James Saft

The great bad news of housing reform

Feb 15, 2011 12:58 UTC

The reform of U.S. housing finance proposed by President Obama will drive the price of mortgages higher and be a disaster for house prices, construction and the real estate industry.

In other words, in helping to kill the illusion that a whole nation can grow rich by living in ever more expensive houses, it will be a very good thing.

The U.S. released a range of proposals for scaling back government involvement in housing last week, all of which are aimed at transforming a mortgage market in which 92 percent of new loans currently carry a government guarantee.

In addition a budget proposal from the Obama administration on Monday included a call to cut across the board by 30 percent a range of tax exclusions for better off Americans, including the mortgage interest deduction so long considered sacrosanct.

The proposal for housing finance reform from the U.S. Treasury Department includes three scenarios for debate, all of which include the gradual winding down over a period of years of Fannie Mae and Freddie Mae, the government sponsored mortgage companies which had to be taken into public conservator ship as losses mounted.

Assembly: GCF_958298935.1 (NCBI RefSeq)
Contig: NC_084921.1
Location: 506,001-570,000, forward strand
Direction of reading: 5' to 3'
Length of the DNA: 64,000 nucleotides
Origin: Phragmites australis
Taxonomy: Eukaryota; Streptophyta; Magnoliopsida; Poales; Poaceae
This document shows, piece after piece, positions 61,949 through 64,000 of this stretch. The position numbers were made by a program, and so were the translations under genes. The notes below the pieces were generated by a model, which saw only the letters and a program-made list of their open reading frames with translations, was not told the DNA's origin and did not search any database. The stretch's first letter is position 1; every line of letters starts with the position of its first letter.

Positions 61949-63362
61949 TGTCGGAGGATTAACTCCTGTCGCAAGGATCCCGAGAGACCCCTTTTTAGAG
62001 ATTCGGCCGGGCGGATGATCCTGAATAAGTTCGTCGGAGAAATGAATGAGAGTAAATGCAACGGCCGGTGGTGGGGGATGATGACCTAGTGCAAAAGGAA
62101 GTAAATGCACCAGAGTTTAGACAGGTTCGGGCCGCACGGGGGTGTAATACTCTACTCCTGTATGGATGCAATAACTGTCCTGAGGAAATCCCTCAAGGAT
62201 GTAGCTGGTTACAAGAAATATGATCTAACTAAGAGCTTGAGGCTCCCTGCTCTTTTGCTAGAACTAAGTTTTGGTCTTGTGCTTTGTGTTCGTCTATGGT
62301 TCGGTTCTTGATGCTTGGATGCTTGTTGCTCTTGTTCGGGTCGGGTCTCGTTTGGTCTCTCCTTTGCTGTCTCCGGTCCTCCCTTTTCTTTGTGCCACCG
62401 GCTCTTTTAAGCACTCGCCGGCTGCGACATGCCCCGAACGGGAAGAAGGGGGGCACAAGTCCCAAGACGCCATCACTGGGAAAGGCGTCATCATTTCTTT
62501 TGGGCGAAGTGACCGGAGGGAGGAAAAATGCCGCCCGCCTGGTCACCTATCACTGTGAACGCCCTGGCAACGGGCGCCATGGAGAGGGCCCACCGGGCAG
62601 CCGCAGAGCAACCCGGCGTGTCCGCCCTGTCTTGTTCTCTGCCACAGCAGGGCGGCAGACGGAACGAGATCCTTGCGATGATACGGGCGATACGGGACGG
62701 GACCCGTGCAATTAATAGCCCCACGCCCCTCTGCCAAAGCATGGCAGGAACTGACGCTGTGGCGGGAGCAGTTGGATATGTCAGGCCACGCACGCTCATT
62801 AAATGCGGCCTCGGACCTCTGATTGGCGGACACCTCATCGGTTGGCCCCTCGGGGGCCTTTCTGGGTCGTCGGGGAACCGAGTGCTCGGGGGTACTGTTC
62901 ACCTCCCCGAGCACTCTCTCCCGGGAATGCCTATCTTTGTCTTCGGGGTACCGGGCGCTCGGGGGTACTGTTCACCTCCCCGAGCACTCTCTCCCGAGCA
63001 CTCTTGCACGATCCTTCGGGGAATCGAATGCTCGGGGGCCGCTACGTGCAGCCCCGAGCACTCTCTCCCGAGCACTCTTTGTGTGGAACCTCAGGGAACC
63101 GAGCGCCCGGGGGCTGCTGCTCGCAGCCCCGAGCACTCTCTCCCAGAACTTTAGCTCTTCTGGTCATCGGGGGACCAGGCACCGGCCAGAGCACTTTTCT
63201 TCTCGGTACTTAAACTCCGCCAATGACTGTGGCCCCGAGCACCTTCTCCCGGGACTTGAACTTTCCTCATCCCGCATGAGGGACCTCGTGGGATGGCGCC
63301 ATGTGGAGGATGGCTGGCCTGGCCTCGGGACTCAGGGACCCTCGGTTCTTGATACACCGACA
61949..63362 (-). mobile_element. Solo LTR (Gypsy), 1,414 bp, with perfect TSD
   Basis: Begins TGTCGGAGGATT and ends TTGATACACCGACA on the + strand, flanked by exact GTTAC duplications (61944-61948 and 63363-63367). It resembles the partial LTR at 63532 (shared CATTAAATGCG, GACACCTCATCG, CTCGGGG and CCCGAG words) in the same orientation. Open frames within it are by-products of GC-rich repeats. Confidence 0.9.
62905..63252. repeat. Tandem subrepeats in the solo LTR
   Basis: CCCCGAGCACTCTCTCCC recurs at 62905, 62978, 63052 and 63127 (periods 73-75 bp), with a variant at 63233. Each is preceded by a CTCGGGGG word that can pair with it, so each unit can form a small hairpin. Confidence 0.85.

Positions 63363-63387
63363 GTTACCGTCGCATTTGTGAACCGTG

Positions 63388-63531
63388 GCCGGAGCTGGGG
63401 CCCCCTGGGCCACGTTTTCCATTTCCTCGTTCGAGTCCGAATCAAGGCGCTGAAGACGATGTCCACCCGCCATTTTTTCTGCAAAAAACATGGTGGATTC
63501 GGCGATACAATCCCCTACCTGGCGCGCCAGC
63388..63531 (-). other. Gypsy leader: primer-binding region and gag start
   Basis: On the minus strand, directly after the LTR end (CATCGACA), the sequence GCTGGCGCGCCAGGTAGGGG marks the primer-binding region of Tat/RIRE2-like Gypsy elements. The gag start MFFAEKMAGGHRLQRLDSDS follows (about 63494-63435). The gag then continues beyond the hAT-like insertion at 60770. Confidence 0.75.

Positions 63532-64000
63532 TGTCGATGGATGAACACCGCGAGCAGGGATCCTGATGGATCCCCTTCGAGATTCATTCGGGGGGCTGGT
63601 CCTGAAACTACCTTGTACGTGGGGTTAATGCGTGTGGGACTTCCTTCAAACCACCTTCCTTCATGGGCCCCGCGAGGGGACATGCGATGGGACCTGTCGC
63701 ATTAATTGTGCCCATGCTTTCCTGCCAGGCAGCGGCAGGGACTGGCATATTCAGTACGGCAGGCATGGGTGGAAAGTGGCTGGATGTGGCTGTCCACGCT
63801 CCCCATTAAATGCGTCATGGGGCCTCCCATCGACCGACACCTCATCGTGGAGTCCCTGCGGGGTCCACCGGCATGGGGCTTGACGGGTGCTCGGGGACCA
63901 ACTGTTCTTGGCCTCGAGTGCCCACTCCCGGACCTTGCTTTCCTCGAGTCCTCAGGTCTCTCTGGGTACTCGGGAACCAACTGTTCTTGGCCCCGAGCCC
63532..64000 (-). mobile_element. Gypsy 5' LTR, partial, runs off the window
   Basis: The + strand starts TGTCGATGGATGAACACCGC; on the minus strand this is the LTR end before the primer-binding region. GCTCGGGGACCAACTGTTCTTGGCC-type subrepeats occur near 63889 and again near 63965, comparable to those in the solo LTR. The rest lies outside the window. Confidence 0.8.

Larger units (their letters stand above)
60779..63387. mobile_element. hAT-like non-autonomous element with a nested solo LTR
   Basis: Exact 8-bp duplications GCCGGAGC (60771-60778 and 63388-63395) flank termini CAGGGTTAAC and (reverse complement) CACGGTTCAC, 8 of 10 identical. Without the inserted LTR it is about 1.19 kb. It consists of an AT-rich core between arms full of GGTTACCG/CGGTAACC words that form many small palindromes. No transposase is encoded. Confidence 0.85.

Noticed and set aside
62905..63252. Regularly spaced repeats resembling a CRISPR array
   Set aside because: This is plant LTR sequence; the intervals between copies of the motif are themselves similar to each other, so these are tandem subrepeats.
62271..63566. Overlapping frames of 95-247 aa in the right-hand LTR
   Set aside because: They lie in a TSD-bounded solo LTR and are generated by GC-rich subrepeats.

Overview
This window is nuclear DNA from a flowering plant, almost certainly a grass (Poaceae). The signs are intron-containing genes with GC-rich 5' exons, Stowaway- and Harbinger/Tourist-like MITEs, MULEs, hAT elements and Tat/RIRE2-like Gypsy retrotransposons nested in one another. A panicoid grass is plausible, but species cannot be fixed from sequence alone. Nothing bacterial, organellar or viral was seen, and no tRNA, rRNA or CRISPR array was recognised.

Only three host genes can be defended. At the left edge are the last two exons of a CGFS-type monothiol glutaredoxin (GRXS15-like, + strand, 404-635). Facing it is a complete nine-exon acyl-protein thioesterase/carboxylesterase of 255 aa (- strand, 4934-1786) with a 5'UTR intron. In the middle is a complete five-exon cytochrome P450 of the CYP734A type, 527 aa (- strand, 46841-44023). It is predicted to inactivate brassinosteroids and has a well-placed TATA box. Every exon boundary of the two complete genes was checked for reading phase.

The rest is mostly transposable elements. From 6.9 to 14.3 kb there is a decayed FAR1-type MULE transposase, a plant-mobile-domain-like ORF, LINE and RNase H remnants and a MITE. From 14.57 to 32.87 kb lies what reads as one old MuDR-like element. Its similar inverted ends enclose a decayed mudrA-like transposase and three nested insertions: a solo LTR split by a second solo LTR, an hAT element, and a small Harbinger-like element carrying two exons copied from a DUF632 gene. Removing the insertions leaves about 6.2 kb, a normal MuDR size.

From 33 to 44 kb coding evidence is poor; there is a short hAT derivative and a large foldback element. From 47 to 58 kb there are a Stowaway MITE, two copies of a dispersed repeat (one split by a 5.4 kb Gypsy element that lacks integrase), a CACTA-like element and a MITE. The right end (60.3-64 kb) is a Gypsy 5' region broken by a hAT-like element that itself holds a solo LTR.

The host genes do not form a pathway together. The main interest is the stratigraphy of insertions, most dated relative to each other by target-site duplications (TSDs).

UK austerity vs U.S. muddle

Jan 27, 2011 19:39 UTC

The trans-Atlantic economic contrast is shaping up as pitting British austerity against, not U.S. investment, but a do-little American muddle.

President Obama’s State of the Union Address offered him the opportunity to hold up a beacon of policy that invests for the future while taking credible steps to control future deficits.

Speaking not long after Britain, in the process of making severe cuts in spending, reported a shrinking economy in the fourth quarter of 2010, Obama instead delivered a vague mix of un-costed investments and symbolic cuts in discretionary spending.